Tim Anderson, AIDS Advocacy Network Co-Chair
On November 8th, Secretary of State Hilary Clinton called on the world to commit to ushering in an AIDS-free generation. Recent scientific evidence has raised new hope that the end of the AIDS epidemic may be just around the corner. Unfortunately, her remarks failed to make the concrete funding commitment and treatment target necessary to end the epidemic.
In August, the results of the US-funded HIV Prevention Trials Network 052 study showed early treatment of HIV cuts the risk of transmission by 96 percent – more effective than condoms. Another study showed that voluntary male circumcision could decrease transmission by over 60 percent. These studies offered hope to physicians and patients that the debate over funding treatment or prevention would be over and finally a strong commitment would be made to treat those in need. This view was echoed by Dr. Anthony Fauci, Director of the National Institute of Allergy and Infectious Disease and now by Secretary Clinton. However, Secretary Clinton demurred from committing the US to lead this campaign instead resting on past achievements of previous administrations.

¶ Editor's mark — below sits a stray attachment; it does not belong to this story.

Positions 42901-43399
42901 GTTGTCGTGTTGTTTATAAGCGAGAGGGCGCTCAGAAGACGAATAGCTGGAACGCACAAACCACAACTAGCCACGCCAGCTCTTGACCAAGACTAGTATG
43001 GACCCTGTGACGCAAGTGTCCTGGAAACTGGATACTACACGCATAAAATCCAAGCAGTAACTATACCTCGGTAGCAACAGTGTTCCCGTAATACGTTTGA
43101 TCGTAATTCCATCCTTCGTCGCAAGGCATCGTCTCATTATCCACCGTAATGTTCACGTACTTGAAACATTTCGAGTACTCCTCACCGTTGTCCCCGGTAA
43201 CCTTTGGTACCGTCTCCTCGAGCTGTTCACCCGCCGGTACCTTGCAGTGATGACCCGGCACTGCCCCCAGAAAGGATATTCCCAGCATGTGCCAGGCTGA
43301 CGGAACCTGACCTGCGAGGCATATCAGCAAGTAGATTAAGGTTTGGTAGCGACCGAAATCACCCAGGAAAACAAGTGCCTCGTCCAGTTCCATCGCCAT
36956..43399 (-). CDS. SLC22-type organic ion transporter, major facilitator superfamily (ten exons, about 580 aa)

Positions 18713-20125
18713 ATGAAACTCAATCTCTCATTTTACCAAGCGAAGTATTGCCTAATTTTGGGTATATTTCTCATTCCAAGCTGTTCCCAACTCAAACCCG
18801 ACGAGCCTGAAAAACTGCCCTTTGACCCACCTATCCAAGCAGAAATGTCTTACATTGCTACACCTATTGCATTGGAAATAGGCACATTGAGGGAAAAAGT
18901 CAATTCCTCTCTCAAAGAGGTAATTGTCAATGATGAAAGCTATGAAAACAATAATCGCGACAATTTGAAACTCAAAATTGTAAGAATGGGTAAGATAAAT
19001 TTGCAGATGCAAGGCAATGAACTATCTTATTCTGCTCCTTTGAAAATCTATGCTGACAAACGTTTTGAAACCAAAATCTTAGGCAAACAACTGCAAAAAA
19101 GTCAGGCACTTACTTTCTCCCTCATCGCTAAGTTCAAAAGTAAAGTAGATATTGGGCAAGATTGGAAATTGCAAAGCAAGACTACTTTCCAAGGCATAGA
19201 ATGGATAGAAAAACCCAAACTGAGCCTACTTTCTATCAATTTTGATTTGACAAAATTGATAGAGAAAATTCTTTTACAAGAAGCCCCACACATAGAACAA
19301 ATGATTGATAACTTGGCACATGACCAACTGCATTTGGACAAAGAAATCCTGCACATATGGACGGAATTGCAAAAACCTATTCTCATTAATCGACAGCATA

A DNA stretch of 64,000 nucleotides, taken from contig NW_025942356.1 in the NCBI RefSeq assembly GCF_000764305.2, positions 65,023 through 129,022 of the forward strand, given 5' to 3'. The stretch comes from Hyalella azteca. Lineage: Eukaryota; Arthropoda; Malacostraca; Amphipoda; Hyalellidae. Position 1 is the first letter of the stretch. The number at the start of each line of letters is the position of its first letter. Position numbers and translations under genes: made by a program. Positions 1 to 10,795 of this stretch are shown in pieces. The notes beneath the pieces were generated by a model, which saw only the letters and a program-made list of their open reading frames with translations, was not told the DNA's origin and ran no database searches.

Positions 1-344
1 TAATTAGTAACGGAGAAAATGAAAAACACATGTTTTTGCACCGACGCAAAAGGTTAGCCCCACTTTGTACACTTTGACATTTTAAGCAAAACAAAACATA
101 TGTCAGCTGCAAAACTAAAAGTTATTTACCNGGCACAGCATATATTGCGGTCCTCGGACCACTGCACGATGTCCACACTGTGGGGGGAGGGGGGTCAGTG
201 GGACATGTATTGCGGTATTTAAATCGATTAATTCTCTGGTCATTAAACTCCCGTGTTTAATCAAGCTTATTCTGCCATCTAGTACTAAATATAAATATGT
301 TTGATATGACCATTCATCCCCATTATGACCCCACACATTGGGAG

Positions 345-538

In a time of financial constraint and uncontrollable health care costs, AMSA calls on Secretary Clinton and President Obama to take the lead in embracing the opportunity to end one of the most expensive health epidemics the world has endured. Health officials at UNAIDS have shown that not only will investing in treatment avert more than 12 million new HIV infections by 2020, but the decrease in new infections will cause costs to fall by 2015. The start is putting 6 million patients on treatment by 2013.
Science and economics agree - the end of the epidemic is in sight, but only if in the tradition of Presidents Bush and Clinton our country reinforces our global leadership in funding HIV/AIDS. When President Obama speaks on December 1st for World AIDS Day, AMSA calls for him to commit to supporting the end of AIDS.